There is no special program for younger, disabled beneficiaries Medicare is Medicare, and the same rules and coverage apply to beneficiaries under age 65 with disability as they do to seniors. Therefore, you can still be enrolled in Medicare when living or traveling overseas. However, Medicare will usually not pay for any care you receive overseas.
If you plan to travel outside the U.S., you may want to consider a Medicare Supplement or Medicare Advantage plan that includes overseas coverage. Beneficiaries under age 65 with disabilities can choose to supplement their Original Medicare just like seniors can.
Note: If you are eligible for Medicare disability because you have ESRD, you may face additional limitations on enrolling in Medicare Advantage plans.
Retiree Health Plan Part B Reimbursement Options
If you’re retired and have Medicare and retiree group health plan coverage from a former employer, Medicare typically pays first for your medical bills and your retiree plan would pay the remaining amount.
Some of these retiree plans offer a Part B reimbursement to eligible enrollees. Each retiree plan has different eligibility requirements, so check with your plan to understand your options. However, for most plans you must be a retired employee or already enrolled in the health plan and be enrolled in Medicare Part B.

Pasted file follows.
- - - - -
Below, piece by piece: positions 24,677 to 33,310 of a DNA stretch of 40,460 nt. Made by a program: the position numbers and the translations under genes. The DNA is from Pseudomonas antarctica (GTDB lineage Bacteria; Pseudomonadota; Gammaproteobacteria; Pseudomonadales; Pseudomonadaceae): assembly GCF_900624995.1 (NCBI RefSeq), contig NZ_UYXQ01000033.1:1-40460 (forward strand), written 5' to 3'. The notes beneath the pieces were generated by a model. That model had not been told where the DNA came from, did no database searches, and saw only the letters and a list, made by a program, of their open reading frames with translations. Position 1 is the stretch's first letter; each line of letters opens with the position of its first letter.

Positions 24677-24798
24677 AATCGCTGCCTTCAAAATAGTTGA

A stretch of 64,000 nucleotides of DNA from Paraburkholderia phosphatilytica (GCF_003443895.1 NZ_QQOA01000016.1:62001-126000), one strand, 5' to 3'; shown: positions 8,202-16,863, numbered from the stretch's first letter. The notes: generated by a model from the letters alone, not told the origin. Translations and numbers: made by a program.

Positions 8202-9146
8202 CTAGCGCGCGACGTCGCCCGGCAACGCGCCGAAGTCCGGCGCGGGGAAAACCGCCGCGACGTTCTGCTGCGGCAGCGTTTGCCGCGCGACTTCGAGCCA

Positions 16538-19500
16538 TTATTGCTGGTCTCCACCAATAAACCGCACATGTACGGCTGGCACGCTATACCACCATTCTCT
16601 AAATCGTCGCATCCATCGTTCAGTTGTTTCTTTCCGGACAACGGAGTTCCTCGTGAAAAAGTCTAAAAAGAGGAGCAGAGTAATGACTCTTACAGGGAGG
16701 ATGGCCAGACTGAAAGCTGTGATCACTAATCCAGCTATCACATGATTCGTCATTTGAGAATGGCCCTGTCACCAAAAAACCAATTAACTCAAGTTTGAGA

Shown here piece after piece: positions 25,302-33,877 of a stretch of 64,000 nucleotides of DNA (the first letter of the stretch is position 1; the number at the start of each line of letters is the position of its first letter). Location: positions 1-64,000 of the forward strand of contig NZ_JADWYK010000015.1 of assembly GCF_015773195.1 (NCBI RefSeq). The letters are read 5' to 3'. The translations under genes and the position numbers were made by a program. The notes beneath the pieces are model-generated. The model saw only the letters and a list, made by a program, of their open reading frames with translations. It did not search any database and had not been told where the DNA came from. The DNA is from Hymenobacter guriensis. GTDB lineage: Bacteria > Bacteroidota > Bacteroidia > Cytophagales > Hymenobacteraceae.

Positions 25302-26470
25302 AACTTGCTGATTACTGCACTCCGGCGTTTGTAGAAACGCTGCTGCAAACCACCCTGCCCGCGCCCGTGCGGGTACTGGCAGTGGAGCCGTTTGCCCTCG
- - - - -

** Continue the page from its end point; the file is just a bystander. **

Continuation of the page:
You may be reimbursed the full premium amount, or it may only be a partial amount. In most cases, you must complete a Part B reimbursement program application and include a copy of your Medicare card or Part B premium information.
Requalifying For Medicare At 65
If you become eligible for Medicare before you turn 65 due to disability or one of the above diagnoses, youll requalify again when you reach age 65. When you do, youll have another Initial Enrollment Period and all the benefits of a newly eligible Medicare recipient, such as a Medicare Supplement Enrollment Period.
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How Do Medicare Spending And Use Of Services Differ For Beneficiaries Under Age 65 With Disabilities And Older Beneficiaries
Medicare per capita spending
Average total Medicare spending is higher for traditional Medicare beneficiaries under age 65, mainly due to higher Part D prescription drug spending.13 Medicare per capita spending for beneficiaries younger than age 65 averaged $13,098 in 2014, nearly one third more than average per capita spending for beneficiaries over age 65 .14 Excluding Part D drug spending, the difference narrows considerably to $9,281 for beneficiaries under age 65 and $8,814 for those over age 65, on average. On average, beneficiaries under age 65 have higher per capita spending for drugs covered under Part D and for inpatient and outpatient services, but lower spending on post-acute and hospice care than beneficiaries over age 65 .
Figure 5: Average Medicare Per Capita Spending for Beneficiaries Under Age 65 With Disabilities and Over Age 65, by Type of Service, 2014
Use of medical services